Nokia (Finland): Finnish leader with 45% share of the world smartphone market

RIM (Canada): 13% share

Microsoft (USA): sticks to its positions in order to no follow Apple strategy (this is what the others do)

Others: Motorola (usa), LG (korea), PALM (usa)

III.                Marketing strategy

Apple is the first company with a new way of dealing with carriers (opérateurs): Apple asked carriers to give 30% of monthly fees in order to have an exclusivity contract (like Orange in France)

Iphone is available (disponible) in 70 countries (6 before 2008)

 

The rise of the low-cost laptop

NEW TECHNOLOGIES

Antoine and Agathe

THE RISE OF THE LOW-COST LAPTOP

The economist june 7.2008 p 5

I.                    100$ laptop

2005 at a submit in tunisia a professor Dr negropante unveiled (dévoiler) a small green and convenient computer : the XO laptop which is rain and drop proof (anti-choc). 100$ : a combinaison of clever design and a scale efficiency. Government order millions of them for children in school with aim an educational project designed for children in developing countries. This computer is made by american.

II.                  A new era

First local laptop harbinger (signe avant coureur). Price=> revolutionary. The whole people could be equip with this laptop.

III.                Negative aspects

It causes a stir amoug those interested in ecological development. They think they have other things to do before. Finally they reduce the amount of computers they ordened to 300.000 and they have competitor : classmate laptop => it has outstripped the sales of the XO laptop in developing countries. XO laptop=> Lenux system : drawbacks. Classmate laptop : Windows.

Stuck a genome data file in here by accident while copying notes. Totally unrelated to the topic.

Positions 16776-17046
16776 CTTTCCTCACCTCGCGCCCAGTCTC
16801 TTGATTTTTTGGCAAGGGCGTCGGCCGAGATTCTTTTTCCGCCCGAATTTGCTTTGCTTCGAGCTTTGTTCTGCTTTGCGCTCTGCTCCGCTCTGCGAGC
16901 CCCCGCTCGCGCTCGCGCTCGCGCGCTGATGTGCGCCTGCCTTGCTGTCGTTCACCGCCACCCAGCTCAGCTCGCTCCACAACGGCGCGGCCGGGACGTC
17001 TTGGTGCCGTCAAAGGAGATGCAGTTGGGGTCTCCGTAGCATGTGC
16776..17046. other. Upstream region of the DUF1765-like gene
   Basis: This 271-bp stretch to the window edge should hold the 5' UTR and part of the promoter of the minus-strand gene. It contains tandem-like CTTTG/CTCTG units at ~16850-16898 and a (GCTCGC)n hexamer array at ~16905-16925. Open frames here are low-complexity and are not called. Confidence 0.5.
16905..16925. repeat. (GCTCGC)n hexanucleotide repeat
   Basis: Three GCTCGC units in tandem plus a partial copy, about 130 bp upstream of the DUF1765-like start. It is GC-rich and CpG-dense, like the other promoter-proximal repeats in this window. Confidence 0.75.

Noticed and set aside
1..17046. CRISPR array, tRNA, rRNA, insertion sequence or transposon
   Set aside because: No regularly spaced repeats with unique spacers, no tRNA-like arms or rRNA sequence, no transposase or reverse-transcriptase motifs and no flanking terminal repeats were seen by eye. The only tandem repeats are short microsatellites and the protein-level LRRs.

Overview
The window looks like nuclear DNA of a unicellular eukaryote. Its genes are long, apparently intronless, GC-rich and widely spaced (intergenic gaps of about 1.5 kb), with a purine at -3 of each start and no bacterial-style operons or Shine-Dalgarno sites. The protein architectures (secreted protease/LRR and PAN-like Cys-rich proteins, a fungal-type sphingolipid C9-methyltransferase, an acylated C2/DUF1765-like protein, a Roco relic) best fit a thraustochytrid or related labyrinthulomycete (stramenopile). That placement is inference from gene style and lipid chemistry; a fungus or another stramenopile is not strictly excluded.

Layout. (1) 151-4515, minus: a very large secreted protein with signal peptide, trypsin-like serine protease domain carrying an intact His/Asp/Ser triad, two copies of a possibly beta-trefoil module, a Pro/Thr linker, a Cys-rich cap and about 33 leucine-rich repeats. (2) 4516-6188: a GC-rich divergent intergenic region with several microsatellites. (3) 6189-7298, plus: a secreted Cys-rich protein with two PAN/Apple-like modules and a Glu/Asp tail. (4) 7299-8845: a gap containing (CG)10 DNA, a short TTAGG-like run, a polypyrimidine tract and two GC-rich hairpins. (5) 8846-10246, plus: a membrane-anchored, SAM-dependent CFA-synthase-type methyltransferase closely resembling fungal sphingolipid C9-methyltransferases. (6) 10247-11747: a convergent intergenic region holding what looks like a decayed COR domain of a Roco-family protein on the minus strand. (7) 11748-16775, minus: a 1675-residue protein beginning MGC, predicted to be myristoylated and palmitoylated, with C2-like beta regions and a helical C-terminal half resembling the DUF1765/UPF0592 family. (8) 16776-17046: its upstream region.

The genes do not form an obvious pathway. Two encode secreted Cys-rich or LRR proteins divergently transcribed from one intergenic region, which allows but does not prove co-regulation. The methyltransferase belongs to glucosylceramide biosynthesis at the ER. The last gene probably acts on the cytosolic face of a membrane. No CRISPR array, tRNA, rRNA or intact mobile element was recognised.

Indians have announced that they will produce a 25$ laptop

NEW TECHNOLOGIES

Nico and Tibchap

INDIA’S BIGGEST MOBIL-PHONE OPERATOR WANTS TO BUY AFRICA’S

The economist from May 10.2008 p68 to 70

I.                    Présentation

MTN’s group limited (African): leading communication service in Africa, offering several networks in developing countries. Created in 1994. It’s a multinational group operating in 21 countries in Africa. The group recorded millions of subscribers across Africa: 81 million

MTN’s strategy:  to tap new markets in emerging countries. To focus in innovation and R&D. Find common infrastructures.

Bharti Airtel (Indian): 62 million subscribers just in India. Bharti Airtel is the flagship (compagnie fare^^) of Bharti group which have diversified activities: Insurance with AXA, a retailing with Wal-Mart, banking with Rotschild and a telecommunication activity: Airtel. Use of a lot of technologies and r&D: Iphone and Blackberry in India

II.                  Current situation

May 2008, Bharti wants to buy MTN for 37 million dollars, willing to acquire a majority of the stakes. MTN shareholders: one shareholder own 23% shares of the company and African government own 13%. The deal is to success. Bharti and MTN will become the 5th largest mobile operator in the world with a significant presence in Africa, India and west Asia. Bharti wants to improve their presence in Africa: some relation with governments which have allowed the merger: political aspect.

III.                Consequences of the merger

A few months ago: Talks not successful. They asked Bharti to become a subsidiary of MTN but not an owner => a change of deal. Bharti has given up (renoncé) as it wanted to have the majority